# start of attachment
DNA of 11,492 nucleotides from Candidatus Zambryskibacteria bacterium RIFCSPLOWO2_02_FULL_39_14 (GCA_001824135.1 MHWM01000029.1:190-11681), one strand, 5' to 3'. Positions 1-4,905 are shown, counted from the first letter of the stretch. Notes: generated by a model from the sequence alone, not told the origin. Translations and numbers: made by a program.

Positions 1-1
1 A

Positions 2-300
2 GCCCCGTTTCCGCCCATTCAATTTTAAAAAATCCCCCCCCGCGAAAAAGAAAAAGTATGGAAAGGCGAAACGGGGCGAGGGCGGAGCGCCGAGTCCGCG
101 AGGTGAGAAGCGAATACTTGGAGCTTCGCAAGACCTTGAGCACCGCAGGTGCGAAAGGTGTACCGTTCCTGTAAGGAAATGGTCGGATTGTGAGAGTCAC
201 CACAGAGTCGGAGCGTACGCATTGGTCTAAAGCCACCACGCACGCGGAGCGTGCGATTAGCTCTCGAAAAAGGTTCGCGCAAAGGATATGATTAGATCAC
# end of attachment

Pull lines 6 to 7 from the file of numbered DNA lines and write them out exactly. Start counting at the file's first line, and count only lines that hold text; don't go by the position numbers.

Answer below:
101 AGGTGAGAAGCGAATACTTGGAGCTTCGCAAGACCTTGAGCACCGCAGGTGCGAAAGGTGTACCGTTCCTGTAAGGAAATGGTCGGATTGTGAGAGTCAC
201 CACAGAGTCGGAGCGTACGCATTGGTCTAAAGCCACCACGCACGCGGAGCGTGCGATTAGCTCTCGAAAAAGGTTCGCGCAAAGGATATGATTAGATCAC